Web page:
Scripture shows that human beings are more important than animals. From the very beginning of creation, we were given “dominion over the fish of the sea, over the birds of the air, and over every living thing that moves on the earth” (Genesis 1:28). In Matthew 10:29-31, Jesus says, “Are not two sparrows sold for a penny? And not one of them will fall to the ground without your Father’s knowledge. But the very hairs of your head are all numbered. Therefore have no fear: you are worth more than many sparrows.” Catholic teaching re-affirms this: Although it is “contrary to human dignity to cause animals to suffer or die needlessly,” it is also “unworthy to spend money on them that should as a priority go to the relief of human misery. One can love animals; one should not direct to them the affection due only to persons” (CCC 2418). Saving human lives is, of course, more important than saving the lives of animals. Scientific experimentation, for example, on animals is morally acceptable as long as it remains within reasonable limits.

Man was created in God’s image, and this is what gives human life a certain dignity that does not pertain to animals. This is not to say, of course, that Catholics believe that animals are not important, or that they can be abused. However, in the beginning, God gave us dominion over all other creatures, and for this reason we are distinct from animals. As people, we possess free will, intellect, and creative ability, while animals do not. It should be clear now that humans are different from animals, but the question mentioned in the beginning still remains: can animals go to heaven? Many theologians have pointed out that if one really needs their pet to be happy in heaven, then one is definitely not ready for heaven! All this is true, but Matthew 6:33 states, “…seek first [God’s] kingdom and his righteousness, and all these things will be given to you as well.” If we seek God first, then perhaps – someday – God will give us our pets back.

The Christian Reaction to Violence

Watching the news the other night left me utterly speechless. Recently, so many acts of violence have been perpetrated in the United States and around the world. Terrorist attacks and deadly shootings. Suicide bombings. Peaceful protests that turned violent. Religious persecution. Need I say more?

Does it not violate a person’s conscience to commit such despicable crimes? Clearly, many of them thought about their plans thoroughly, and had clear, yet terrible, motives as to why they would ever do such a thing. Even after sufficient reflection, they, using their free will, made the choice to murder innocent people. Is this not contrary to moral law?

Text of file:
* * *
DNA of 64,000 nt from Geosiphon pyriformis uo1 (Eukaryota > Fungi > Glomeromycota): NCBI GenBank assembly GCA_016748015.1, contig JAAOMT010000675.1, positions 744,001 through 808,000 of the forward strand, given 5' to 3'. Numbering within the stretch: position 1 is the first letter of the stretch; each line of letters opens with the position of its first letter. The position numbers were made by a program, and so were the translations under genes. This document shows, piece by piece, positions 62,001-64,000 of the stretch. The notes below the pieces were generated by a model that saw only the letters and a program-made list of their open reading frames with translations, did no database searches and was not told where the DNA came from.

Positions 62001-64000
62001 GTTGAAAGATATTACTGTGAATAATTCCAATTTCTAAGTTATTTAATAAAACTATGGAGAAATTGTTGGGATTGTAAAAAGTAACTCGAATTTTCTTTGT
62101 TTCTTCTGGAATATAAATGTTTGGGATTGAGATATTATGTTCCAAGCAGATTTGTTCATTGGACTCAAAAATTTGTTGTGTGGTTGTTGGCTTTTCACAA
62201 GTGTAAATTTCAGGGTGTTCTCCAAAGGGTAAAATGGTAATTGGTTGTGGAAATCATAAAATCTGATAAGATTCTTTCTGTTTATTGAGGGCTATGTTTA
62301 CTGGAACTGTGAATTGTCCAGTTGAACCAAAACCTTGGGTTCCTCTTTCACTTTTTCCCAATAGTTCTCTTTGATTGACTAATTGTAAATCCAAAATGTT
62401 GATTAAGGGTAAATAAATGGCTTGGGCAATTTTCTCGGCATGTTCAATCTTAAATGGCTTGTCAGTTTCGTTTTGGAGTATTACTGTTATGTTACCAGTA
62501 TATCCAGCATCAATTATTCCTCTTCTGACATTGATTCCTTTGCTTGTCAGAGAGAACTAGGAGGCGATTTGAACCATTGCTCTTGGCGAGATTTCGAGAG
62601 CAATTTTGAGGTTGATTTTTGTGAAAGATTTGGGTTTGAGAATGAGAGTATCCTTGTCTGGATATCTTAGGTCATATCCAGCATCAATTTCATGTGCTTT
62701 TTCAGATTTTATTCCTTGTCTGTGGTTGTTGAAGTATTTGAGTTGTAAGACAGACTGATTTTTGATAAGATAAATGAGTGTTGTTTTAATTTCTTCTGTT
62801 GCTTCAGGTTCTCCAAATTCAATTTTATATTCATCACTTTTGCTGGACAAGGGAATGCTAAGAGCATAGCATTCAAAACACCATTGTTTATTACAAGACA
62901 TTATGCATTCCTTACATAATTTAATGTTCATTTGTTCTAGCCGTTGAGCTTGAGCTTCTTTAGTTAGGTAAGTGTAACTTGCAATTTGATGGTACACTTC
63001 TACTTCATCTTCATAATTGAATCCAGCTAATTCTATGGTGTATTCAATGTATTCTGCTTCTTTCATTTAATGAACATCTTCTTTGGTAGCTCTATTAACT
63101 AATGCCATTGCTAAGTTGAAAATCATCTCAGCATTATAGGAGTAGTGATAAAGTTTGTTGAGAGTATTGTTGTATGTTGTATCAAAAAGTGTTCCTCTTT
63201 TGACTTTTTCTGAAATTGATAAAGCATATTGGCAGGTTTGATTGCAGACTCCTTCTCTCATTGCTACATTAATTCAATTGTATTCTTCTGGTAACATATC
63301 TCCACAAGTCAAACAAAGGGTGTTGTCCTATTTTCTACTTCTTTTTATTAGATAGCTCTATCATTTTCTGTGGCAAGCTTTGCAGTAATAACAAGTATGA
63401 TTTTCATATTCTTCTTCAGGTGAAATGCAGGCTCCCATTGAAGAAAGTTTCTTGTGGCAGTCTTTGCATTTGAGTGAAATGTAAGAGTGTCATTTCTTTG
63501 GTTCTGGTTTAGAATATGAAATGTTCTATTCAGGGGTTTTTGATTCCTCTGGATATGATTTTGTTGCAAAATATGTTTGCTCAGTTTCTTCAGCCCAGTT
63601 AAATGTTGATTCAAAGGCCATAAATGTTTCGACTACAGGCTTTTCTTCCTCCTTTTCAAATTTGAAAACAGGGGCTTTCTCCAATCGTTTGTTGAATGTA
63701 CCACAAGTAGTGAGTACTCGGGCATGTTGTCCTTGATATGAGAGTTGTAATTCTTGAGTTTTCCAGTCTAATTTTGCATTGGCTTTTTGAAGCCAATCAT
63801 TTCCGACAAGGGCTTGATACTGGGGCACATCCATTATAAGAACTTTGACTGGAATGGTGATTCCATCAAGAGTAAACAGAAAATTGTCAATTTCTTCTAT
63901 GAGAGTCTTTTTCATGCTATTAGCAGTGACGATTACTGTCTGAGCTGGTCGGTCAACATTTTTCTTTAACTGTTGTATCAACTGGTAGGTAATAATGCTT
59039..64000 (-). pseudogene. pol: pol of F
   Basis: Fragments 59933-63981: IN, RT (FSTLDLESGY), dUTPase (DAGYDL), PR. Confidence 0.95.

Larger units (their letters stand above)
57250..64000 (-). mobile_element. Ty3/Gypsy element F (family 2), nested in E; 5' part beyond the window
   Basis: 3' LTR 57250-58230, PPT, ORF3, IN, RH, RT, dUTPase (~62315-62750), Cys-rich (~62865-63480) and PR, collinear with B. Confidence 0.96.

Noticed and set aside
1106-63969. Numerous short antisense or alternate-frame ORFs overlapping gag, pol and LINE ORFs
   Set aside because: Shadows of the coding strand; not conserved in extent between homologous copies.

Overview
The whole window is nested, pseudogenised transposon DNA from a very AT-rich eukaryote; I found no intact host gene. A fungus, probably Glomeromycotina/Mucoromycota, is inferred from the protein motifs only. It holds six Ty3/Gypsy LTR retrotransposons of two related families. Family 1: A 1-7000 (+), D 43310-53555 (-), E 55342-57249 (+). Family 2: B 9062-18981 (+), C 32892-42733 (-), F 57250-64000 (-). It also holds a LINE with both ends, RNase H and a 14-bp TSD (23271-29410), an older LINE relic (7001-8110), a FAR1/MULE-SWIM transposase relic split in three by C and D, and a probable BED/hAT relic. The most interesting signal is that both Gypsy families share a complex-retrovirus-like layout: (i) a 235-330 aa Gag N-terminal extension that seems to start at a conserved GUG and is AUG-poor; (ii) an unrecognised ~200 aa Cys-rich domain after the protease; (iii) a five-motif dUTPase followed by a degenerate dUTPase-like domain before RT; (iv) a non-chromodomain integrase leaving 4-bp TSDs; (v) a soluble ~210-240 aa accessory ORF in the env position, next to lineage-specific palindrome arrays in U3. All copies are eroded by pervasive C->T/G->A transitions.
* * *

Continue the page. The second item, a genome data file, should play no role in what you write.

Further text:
Brothers and sisters, this is a time of crisis, and prayer becomes even more important. First, we must pray for the families, both the immediate and extended, of those who have lost their lives in despicable acts of violence. After such a tragedy, many people may be tempted to believe that God has abandoned them, question His mercy and goodness, and turn away from Him. Yet God can give comfort to those who have lost their loved ones. We must pray that those who are grieving will turn to God, rather than away from Him.

Second, we must pray for the victims themselves, so that they may be saved and enjoy everlasting peace and joy with God in heaven. Through no fault of their own, they have lost their lives; some were even in the act of defending and helping others when they died. Third, we must pray for those who are thinking of following the examples of the terrorists. We must pray that these unfortunate would-be terrorists can experience conversion and a change of heart, through God’s grace. And fourth, we must pray that government officials will make morally correct decisions while handling the crisis.

Violence cannot be solved with more violence, but only with peace. As Christians, we need to, at times, fight the temptation of getting revenge on someone who has wronged us. Christ tells us to love and pray for our enemies. Instead of responding to violence with more violence, we need to solve the problem in a more effective way – love. Through prayer, we can help stop future terrorists from attacking, offer God’s peace and comfort to grieving families, and ask for the salvation of the victims of terrible crimes.

Evil exists on earth because God respects our free will, but He still loves us all as His children. Let us pray for the conversions of those who are lost, and let us help those who are in the dark see the “Son” shine!

The Problem of Evil

One of the most common arguments against the existence of God refers to the problem of evil. This can be phrased in many ways, but it all comes down to the same question: If God exists, and He is all-loving, then why is there so much evil and suffering in the world? The idea that an all-good and all-loving God should exist alongside a world with so much evil and suffering in it seems to be self-contradictory. However, while many of Jesus’ teachings seem to be contradictory, upon further contemplation, they make sense in a beautiful way that can only be attained when opposites are reconciled with each other. While it may sound strange, the fact that God permits evil actually proves that He is loving and merciful. We, as mere human beings, cannot possibly understand everything, for God’s ways are so much higher than our own. Only when we accept that everything God does and allows is for the best can we even begin to scratch the surface of the answer to the problem of evil.